School district’s FOIA denial yesterday suggests last year’s Court of Appeals ruling may be deployed to hide public employees’ use of government resources to plan illegal activities

For Immediate Release
Thursday, March 24, 2011
Contact: Patrick Wright
Director, Mackinac Center Legal Foundation
or
Michael Jahr
Vice President for Communications
Mackinac Center for Public Policy
989-631-0900

MIDLAND — The Mackinac Center Legal Foundation and the Michigan Press Association announced today they are filing documents with the Michigan Supreme Court about a key Freedom of Information Act ruling that is now being cited by a school district to deny a Mackinac Center FOIA request for any emails on school district servers discussing illegal school employee strikes. The filing shows that a school district on Wednesday cited the dubious 2010 Court of Appeals decision currently under review by the state Supreme Court as grounds for the district’s decision to withhold the information. The case, based on a FOIA request originally submitted in 2007 by the late citizen-journalist Chetly Zarko, is now being litigated as Rothoff v. Howell Education Association.

“One of our contentions has been that last year’s ruling would lead to public employees’ illegal activity being hidden from public scrutiny, thereby gutting the state’s FOIA law,” said MCLF Director Patrick Wright, who coauthored a joint amicus brief submitted in the case last year by the Mackinac Center and the Michigan Press Association. “That concern has been heightened now that a school district has used the decision to thwart a request for emails discussing school employee strikes. Such strikes are illegal.”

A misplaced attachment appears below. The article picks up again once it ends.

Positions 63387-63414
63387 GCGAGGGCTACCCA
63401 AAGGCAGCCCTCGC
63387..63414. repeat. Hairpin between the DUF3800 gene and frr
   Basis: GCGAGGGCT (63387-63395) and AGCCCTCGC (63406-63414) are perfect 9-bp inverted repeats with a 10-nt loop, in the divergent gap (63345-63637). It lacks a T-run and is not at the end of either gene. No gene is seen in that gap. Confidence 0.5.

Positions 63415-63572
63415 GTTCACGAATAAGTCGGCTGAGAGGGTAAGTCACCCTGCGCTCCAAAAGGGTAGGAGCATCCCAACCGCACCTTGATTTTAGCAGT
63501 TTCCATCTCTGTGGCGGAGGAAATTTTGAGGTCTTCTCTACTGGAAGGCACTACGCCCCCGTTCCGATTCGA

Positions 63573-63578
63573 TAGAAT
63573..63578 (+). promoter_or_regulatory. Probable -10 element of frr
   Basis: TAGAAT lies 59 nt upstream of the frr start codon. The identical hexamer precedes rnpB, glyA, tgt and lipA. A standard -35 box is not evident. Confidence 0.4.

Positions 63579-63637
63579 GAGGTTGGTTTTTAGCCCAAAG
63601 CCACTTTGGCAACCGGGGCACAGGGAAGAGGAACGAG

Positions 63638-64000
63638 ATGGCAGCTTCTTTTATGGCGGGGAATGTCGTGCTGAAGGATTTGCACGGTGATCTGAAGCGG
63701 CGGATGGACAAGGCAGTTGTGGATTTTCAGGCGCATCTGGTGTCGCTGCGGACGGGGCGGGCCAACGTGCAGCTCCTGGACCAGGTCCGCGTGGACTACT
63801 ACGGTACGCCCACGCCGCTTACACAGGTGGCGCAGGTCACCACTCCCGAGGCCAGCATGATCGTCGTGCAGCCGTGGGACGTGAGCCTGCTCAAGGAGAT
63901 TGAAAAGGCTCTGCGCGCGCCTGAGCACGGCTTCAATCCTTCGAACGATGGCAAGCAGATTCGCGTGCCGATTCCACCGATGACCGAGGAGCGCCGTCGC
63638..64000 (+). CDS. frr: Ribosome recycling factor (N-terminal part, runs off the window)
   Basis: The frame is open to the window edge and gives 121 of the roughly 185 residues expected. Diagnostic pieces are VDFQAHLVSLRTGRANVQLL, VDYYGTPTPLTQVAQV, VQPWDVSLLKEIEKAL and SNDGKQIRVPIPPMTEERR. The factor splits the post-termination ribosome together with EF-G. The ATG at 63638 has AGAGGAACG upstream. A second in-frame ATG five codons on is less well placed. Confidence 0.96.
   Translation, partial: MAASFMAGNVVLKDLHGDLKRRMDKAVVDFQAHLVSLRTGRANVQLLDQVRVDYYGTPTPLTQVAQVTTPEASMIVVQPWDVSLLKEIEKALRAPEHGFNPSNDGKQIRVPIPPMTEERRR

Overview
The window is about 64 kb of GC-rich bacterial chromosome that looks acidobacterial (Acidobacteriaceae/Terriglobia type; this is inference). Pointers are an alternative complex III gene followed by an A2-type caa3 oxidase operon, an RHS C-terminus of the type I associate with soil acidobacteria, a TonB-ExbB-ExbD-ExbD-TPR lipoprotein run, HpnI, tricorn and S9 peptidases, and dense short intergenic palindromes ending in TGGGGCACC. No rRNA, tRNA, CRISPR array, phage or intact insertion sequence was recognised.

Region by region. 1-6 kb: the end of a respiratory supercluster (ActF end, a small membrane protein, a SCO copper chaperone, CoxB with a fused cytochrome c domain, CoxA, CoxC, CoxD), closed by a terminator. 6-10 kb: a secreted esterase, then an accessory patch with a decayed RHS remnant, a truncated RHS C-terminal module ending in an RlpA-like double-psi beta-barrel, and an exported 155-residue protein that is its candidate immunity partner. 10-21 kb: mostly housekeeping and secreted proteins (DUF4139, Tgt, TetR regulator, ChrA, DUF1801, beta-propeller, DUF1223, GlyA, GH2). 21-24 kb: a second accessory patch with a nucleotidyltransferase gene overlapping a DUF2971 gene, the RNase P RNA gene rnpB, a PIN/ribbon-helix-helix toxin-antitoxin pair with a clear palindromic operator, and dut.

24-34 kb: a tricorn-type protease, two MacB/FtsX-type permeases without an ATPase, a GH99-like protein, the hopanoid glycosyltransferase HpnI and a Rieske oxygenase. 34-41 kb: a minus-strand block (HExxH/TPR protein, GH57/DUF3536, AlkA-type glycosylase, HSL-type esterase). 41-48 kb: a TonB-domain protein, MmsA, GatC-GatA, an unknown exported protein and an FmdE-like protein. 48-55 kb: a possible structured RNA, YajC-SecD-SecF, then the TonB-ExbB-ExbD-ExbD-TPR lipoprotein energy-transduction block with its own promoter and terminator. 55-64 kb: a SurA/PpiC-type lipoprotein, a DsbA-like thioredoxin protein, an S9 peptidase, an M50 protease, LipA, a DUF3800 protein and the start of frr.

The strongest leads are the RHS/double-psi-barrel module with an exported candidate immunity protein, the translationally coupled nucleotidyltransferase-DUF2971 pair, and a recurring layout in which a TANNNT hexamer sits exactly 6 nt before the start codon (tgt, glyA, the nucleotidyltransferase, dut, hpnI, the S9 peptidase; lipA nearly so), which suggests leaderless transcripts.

The Mackinac Center sent Freedom of Information requests on March 22 to 200 Michigan school districts. The request followed news that Michigan Education Association President Iris Salters had sent an email to local union officials asking for authority to initiate “crisis activities,” including a potential “statewide work stoppage.”

The emails sought by the Center and those sought by Zarko in his original FOIA request both involved messages sent using school district servers during periods of labor tension, though there is no indication Zarko was attempting to uncover plans for illegal school employee strikes. The Center and the Michigan Press Association believe Wednesday’s FOIA denial, sent by Marquette Area Public Schools, provides grounds for the Michigan Supreme Court to reconsider and overturn last year’s Court of Appeals decision. Although the state Supreme Court denied leave to appeal in December 2010, a motion for reconsideration was filed in January 2011.

Zarko passed away in 2010. Eric Rothoff was subsequently substituted as a party in the case.

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